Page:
FIFA funds linked to good governance criteria – Infantino

Gianni Infantino addresses the media

Gianni Infantino addresses the media

The Ghana Football Association (GFA), is a beneficiary of an annual US$1.25m football development and promotion aid from FIFA, Gianni Infantino, president of the world football federation has divulged.

From this sum, a total amount of US$500,000 takes care of the FA’s operational cost with the rest of the US$750,000 expected to fund football projects across the country.

It also emerged that the GFA is one of the many beneficiaries of a four-year US$170,000 aid to procure equipment such as footballs and others to develop the game.

These came to light yesterday when the FIFA president addressed journalists after a holding a closed door meeting with football officials, led by FA president, Kwesi Nyantakyi.

Ghana becomes Infantino’s fourth destination of his African tour geared at strengthening ties between Africa and FIFA. He has been to Zimbabwe, South Africa and Uganda.

Mr. Infantino again revealed to the media that in addition to these supports, FIFA also makes available a sum of US$175,000 to cover traveling expenses of the GFA and other FAs on other continents that finds travels very expensive.

Mr. Infantino, however, noted that any amount given to associations by the football governing body is linked to the good governance criteria which are enumerated in the FIFA Statutes and not based on friendship and goodwill.

“At FIFA, monies are not distributed based on friendship. It is based on some concrete criteria that has to be followed by every association and confederation and one of the criteria is the publication of the accounts of the association.”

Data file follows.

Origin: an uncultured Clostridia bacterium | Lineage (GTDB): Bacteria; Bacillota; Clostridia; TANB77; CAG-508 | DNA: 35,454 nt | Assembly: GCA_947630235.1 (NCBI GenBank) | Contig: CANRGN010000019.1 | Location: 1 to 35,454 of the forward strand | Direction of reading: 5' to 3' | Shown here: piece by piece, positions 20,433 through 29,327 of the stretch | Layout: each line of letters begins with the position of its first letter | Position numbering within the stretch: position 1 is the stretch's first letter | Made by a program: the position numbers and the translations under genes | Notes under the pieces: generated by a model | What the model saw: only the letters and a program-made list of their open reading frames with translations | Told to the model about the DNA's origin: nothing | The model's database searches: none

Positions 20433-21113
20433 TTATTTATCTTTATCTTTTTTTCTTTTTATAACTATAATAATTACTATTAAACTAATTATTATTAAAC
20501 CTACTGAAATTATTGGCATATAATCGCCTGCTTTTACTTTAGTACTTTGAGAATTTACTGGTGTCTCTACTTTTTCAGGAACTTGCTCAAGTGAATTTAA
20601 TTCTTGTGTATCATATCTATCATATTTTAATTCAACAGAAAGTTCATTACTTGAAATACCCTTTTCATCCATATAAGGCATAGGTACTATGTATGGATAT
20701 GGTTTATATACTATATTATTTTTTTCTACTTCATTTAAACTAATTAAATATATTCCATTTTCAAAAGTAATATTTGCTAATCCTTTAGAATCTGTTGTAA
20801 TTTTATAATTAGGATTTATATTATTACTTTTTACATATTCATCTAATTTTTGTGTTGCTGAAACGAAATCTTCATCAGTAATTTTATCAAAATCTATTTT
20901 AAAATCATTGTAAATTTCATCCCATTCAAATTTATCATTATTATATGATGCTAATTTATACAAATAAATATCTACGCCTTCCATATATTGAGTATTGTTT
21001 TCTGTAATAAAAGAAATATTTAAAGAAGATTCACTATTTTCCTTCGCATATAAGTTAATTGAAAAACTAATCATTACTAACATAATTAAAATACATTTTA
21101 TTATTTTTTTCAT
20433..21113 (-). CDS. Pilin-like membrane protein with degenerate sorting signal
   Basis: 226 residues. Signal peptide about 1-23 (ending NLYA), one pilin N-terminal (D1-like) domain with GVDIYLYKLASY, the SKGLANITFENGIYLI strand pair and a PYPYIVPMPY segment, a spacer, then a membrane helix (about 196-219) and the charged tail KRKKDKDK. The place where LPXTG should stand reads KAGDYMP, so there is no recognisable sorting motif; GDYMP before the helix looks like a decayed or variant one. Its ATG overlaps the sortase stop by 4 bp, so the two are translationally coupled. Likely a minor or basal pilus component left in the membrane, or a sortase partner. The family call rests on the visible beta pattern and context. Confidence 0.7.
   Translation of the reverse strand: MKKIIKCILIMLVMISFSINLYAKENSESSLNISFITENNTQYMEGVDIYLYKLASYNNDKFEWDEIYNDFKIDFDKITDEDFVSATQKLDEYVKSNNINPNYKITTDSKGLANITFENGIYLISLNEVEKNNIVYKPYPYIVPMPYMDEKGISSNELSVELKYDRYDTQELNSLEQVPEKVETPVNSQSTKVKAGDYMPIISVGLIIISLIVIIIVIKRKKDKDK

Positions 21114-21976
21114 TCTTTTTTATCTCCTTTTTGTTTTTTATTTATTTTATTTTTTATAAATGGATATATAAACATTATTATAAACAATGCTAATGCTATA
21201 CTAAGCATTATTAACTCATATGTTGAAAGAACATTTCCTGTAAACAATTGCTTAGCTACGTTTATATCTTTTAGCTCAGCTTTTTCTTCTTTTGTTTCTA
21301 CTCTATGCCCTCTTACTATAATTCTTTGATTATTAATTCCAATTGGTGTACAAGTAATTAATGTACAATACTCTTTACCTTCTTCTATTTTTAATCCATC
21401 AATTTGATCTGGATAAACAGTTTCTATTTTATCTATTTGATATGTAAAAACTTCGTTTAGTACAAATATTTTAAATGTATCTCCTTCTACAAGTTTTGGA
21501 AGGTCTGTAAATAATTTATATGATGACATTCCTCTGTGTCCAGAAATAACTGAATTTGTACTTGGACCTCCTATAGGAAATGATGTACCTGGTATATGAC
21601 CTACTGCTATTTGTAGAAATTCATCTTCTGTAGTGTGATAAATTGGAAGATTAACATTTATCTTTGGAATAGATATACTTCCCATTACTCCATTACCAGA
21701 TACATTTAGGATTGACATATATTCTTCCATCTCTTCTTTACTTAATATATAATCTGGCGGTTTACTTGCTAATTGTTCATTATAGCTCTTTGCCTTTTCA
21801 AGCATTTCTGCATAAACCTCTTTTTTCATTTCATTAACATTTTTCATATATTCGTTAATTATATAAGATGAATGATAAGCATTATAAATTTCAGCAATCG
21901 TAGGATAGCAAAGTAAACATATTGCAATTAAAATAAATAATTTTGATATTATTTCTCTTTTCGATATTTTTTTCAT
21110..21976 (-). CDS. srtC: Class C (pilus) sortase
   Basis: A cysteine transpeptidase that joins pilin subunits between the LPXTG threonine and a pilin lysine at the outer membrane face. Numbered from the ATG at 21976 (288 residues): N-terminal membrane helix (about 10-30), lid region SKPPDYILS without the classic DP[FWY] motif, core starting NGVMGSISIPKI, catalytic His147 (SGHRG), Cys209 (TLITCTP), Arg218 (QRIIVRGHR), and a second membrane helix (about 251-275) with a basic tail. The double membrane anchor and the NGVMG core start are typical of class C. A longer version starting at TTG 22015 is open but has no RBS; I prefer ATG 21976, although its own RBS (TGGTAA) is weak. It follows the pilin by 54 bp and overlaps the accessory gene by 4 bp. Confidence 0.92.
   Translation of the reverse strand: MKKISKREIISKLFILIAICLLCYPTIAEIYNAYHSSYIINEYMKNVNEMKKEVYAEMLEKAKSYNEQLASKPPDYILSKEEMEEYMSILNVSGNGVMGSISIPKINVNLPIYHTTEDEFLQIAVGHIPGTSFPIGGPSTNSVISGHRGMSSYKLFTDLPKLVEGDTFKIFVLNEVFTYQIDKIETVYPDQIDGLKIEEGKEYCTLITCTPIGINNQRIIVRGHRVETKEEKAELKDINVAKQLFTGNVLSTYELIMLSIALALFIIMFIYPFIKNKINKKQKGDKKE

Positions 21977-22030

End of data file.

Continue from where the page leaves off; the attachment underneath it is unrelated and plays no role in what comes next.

He cautioned that funds must be open and made public. Everybody must know where the money is coming from and where it is going. This is monitored and checked by FIFA.”

“For FIFA, this is an important tool to make sure that good governance and transparency are really in place at all national associations.”

He also revealed that prior to his election, he was not aware the confederations had zones that organise competitions, adding that, “I thought  the zones were political groups to decide seats at elections but I later got to know they were actually bodies that were organising competitions as well and at times they struggle to organise these competitions.”

Through his effort, the FIFA council and congress approved a US$1m support to these zones to organise football competitions at the developmental stages.

He explained that his visit to Africa was to discuss the development of football on the continent and not to meddle in the political affairs of the Confederation of African Football (CAF).

“Election is a democratic process which functions in a way that delegates who are entitled to vote freely according to their wishes decide on who leads them. It is not up to the FIFA president to decide or dictate to any association member on who or which way to vote.”

“The association presidents are matured enough to take their own decisions devoid of my influence,” he added.

He commended the Ghana’s Black Stars for their exploits at the FIFA World Cups, stating that ‘they have written so many pages of not only history of football but the legendary side of football.’

“You have contributed to making the game of football what it is in the world today, the number one sport, and the sport that we all love. The Black Stars are a significant part of world football history.”

Mr. Infantino said Ghana has to play a lead role in the affairs of football because it is a big country when it comes to football and with the help of the entire football community, this dream can be achieved.

He was confident the number of African countries at the World Cup could rise above seven if the 48-country World Cup proposal was adopted at the next congress of the federation.

By Raymond Ackumey

 

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